Ondrej Fiala has wheels as demonstrated by him winning the fastest skater at the prospect game in Ottawa last year. In his first year of North American hockey, he posted 35 points in 51 games with the Everett Silvertips of the WHL, missing roughly a quarter of the season to begin the year. In the playoffs, Fiala showed his development as he notched eight points in eight games in the playoffs. Fiala adjusted nicely to the North American game especially given the extended time missed due to an injury. Fiala is another player on the list who posses some great finesse skills. This year Fiala will again play for Everett. Recovering from offseason knee surgery, he’s expected to join the lineup soon.


11.Morten Madsen, C

2005 122nd overall

Morten Madsen is another finesse offensive player. Madsen has performed well in international competitions for a historically weak Danish team, on which he stars with fellow Wild prospect Julien Sprunger. Madsen continues to develop and improve each year, including statistically. Last year he enjoyed his best year for Frolunda in the SEL, notching 10 goals and 32 assists for 42 points in 36 games, to go along with that solid regular season performance Madsen tacked on five goals and three assists for eight points in seven playoff games. This year Madsen looks to continue his development as he crosses the pond to play for the Victoriaville Tigres in the QMJHL. He already has 26 points in 14 games.


12.Anton Khudobin, G

2004 206th overall

Anton Khudobin has the skills to play in the big league someday, it just seems to be more a question of when will he put all those skills together. Last year in his first year playing in North America, he played for the Saskatoon Blades of the WHL and posted a very respectable 23 wins, 2.90 goals against average to go with a .917 save percentage. Khudobin also helped his Russian World Junior team make it to the championship game. In that tourney, he posted a 2.20 goals against average and a superb .933 save percentage. Khudobin needs some time to become more well-rounded and to build consistency. With the current Wild goaltenders, Khudobin will have a couple of years to work on those aspects of his game. This year Khudobin has returned to Russia to play for Metallurg Magnitogorsk.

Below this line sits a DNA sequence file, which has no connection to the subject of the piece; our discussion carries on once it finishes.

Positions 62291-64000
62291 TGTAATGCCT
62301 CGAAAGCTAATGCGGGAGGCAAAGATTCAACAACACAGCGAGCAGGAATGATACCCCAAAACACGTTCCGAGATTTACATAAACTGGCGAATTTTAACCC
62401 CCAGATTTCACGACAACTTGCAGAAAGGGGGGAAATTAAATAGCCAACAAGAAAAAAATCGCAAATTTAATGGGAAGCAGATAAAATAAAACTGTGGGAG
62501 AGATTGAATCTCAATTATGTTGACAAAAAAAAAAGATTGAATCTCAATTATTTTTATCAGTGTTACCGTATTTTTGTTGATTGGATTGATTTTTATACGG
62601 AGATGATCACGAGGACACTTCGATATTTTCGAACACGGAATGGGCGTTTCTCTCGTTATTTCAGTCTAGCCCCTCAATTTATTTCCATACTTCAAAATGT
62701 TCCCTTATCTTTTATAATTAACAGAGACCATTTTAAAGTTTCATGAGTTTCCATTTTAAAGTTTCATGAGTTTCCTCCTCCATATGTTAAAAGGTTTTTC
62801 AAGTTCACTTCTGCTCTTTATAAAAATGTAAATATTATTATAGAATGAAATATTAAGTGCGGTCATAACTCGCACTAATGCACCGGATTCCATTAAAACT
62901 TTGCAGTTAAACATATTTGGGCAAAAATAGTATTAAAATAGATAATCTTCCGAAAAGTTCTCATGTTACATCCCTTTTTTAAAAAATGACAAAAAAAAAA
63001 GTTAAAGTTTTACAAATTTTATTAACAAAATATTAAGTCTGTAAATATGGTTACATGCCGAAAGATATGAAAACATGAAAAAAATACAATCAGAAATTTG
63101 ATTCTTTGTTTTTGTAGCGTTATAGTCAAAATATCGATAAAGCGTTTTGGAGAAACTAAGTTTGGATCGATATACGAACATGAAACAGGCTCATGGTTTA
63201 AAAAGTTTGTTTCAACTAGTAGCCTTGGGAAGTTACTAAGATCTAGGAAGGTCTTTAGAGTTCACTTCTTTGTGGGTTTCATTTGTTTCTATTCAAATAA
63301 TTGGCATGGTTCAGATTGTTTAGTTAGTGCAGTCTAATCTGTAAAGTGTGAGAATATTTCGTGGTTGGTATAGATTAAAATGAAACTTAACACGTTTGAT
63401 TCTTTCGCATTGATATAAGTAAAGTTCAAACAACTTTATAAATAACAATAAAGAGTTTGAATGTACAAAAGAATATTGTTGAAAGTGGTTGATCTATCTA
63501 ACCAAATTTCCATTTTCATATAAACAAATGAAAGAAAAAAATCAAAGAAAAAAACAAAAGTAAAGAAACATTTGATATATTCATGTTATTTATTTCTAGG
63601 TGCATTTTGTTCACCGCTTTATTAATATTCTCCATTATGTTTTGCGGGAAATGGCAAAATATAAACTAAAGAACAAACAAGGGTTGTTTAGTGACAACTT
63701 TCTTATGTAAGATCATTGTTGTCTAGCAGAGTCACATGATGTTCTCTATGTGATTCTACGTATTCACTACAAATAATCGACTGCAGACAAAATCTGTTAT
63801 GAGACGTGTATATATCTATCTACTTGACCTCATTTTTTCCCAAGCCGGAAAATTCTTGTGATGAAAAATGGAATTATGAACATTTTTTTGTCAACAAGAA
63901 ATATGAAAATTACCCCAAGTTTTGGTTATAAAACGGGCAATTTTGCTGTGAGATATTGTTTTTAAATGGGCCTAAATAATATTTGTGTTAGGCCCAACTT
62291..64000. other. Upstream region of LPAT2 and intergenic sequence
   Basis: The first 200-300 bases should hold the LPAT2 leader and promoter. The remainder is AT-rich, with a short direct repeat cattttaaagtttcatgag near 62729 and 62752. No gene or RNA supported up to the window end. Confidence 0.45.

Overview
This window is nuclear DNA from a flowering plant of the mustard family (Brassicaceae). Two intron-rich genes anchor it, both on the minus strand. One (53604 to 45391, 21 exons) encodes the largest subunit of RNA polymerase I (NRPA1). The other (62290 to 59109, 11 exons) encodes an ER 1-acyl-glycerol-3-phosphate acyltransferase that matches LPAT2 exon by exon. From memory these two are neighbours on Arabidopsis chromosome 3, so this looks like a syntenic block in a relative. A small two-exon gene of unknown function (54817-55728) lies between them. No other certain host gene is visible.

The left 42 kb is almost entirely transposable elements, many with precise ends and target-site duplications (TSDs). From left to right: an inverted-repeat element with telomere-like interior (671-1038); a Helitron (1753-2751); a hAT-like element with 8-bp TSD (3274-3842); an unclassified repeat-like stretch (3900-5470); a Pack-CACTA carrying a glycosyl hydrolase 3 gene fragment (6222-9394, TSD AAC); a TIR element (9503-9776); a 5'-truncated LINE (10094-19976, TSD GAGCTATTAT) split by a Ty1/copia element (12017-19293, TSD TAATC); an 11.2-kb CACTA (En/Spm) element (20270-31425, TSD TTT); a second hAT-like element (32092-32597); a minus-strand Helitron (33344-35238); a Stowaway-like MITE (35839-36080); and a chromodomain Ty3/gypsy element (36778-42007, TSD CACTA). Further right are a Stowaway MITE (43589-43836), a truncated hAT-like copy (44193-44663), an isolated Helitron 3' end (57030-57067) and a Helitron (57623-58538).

13.Ryan Jones, RW

2004 111th overall

Ryan Jones, a gritty, hard-working high-energy skilled skater with some offensive talents, will be playing his junior year for the Miami of Ohio RedHawks in the CCHA. The junior captain will look to improve upon his 22-goal, 13-assist performance of 2005-06. Jones is very comparable to fellow Wild prospect Irmen, though Jones has taken a little bit more time to develop. Nonetheless, Jones has shown the ability to lead his teams on and off the ice. Similar to Irmen, he will most likely not be an offensive dynamo in the NHL, but one of those character players who bring the intangibles that elevate the play of everyone around them. He has the ability to contribute on offense and be sound in his own end. Jones will be helping to lead a very good RedHawks squad to what should be an eventual NCAA tourney berth.


14.Peter Olvecky, LW

2004 78th overall

Peter Olvecky is the type of player who would fit in very nicely on a line with two skilled offensive players. While he has the skills to create and finish scoring chances on his own, his best asset may be his ability to get the puck out of the corners and along the boards. Olvecky’s ability to retrieve the puck from these areas would allow his line to get some additional scoring chances. Olvecky most likely will need some more time to really round out his game and get adjusted to the North American game. As a rookie with Houston last year, he recorded 14 goals and 18 assists in 67 games, solid numbers for a rookie adjusting to a different style of game. Expect Olvecky to get another year of seasoning with the Houston Aeros. He has two points in six games so far.


15.Anthony Aiello, D